Physicochemical, microbiological, contaminants and quality assessments are required in order to achieve a safe waste valorization. By the time that new potential-for-valorization food wastes are found – due to their biological and/or nutritional properties – their safety is also in need of being evaluated. So, as consumers, scientists, and food lovers, let’s roll up your sleeves and work towards a so desirable circular economy!

Website Link (Article by Emanueli Backes)


Published by RenSun Lee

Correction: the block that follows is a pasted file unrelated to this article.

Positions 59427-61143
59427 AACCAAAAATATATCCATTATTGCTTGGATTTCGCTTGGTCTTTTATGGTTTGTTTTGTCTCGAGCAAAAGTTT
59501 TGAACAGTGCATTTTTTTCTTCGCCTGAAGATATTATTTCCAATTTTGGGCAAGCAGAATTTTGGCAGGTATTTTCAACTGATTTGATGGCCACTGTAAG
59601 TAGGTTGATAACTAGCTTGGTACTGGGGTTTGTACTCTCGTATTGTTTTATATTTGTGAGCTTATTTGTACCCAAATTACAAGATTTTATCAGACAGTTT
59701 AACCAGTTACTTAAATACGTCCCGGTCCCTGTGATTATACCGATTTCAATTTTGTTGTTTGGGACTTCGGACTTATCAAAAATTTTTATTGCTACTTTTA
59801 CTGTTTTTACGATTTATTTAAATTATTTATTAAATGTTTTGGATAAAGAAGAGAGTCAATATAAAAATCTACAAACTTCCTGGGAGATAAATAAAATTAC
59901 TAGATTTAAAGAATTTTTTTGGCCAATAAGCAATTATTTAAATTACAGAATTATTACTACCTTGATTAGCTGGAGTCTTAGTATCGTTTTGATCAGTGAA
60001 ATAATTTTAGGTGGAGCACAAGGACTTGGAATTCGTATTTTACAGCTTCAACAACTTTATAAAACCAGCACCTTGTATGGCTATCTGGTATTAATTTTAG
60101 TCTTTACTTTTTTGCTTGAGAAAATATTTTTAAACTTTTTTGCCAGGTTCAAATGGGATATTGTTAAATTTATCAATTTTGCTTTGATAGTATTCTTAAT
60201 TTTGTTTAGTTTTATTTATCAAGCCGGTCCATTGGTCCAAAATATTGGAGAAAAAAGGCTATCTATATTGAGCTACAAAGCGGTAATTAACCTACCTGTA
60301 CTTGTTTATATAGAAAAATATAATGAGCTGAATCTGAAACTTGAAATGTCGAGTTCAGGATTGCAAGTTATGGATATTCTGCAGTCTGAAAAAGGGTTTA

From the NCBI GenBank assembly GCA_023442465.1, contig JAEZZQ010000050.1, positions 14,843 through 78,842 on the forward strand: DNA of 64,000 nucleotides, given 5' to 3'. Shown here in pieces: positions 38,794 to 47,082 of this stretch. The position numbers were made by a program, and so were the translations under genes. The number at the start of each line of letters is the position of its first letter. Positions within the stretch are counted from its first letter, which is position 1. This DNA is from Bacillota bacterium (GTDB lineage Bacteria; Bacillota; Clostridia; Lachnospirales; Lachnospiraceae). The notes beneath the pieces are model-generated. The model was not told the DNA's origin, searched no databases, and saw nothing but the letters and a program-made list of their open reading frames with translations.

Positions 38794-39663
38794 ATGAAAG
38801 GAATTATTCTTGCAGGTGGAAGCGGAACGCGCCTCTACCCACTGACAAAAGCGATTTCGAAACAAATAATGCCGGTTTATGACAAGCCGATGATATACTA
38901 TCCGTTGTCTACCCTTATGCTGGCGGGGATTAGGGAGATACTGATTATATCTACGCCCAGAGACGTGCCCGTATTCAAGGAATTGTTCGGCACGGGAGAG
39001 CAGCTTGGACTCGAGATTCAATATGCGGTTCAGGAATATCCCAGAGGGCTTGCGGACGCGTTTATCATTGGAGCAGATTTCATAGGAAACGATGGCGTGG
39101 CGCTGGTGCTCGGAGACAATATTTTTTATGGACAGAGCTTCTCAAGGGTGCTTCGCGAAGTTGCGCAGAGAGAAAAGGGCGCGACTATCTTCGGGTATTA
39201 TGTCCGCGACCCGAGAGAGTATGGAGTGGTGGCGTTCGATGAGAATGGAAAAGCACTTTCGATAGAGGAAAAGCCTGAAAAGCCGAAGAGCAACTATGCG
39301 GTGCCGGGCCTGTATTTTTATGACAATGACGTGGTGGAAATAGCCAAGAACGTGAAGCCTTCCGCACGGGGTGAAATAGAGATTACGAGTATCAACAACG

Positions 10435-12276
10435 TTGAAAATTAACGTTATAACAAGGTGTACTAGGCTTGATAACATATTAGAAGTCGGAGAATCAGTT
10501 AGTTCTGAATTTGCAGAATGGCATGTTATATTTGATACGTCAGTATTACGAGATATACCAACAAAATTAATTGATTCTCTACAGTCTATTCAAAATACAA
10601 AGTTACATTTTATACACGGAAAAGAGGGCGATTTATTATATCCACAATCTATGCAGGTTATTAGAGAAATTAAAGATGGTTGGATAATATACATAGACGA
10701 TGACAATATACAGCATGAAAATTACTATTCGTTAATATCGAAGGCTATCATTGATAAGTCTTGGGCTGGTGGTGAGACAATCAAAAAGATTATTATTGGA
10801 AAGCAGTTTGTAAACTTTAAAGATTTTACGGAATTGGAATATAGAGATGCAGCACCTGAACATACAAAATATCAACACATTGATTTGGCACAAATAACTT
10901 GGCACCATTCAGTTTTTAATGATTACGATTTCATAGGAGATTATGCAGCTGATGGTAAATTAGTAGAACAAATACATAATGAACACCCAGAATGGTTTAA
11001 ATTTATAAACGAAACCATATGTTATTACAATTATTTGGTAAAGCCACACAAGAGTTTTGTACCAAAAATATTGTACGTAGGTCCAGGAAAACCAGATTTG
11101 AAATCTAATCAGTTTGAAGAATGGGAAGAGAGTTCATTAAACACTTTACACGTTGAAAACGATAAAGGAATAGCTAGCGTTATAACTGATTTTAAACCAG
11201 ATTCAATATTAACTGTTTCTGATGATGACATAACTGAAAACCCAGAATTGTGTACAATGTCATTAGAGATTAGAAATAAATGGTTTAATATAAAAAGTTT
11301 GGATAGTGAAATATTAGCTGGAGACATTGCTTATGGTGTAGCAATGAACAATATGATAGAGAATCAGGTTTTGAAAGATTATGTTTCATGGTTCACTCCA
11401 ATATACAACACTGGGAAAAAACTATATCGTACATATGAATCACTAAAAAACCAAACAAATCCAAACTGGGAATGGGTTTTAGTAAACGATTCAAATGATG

Kia ora! Sustainability is at the core of my soul ever since I was a kid. I always strive to finish the food on my plate and live as a minimalist. I love to cut down on waste in order to live sustainably and harmoniously with our planet. This brings me to my passion as a Food Scientist to integrate new technologies into innovative and creative solutions to meet customer demands and market trends and to optimize products and processes for quality, savings and sustainability. To these goals, I have published a Journal on my work on sustainable packaging and patented a new Antimicrobial wash. Nothing is more satisfying than working hard and smart at the workplace and playing hard outside of working hours. I enjoy rejuvenating myself through spending quality time with my two adorable kids and my awesome soul mate and getting close to nature when possible, be it gardening, tramping or going to the beach. I also love to learn about our magnificent universe and how sustainability is working in the grand scheme of things. I strongly believe that Work, Life & Balance is the key to a healthy state of mind, both physically and mentally. I look forward to making a positive difference wherever and whenever I can. Through this Blog, I hope to catalog recent Food Trends and Food Technologies that I come across so that anyone who is interested can have access to it (articles and resources). Please use these resources at your discretion. On top of that, I would also like to share related news and technologies of the future that would help mankind advance towards a Type 1 Civilization. Please feel free to contact me if you would like to share and contribute to the “Resources“. I would like to thank you in advance for dropping by. I sincerely hope that you can benefit from the recent Food Trends and Food Technologies I catalogued. Kind regards | Ngā mihi RenSun Lee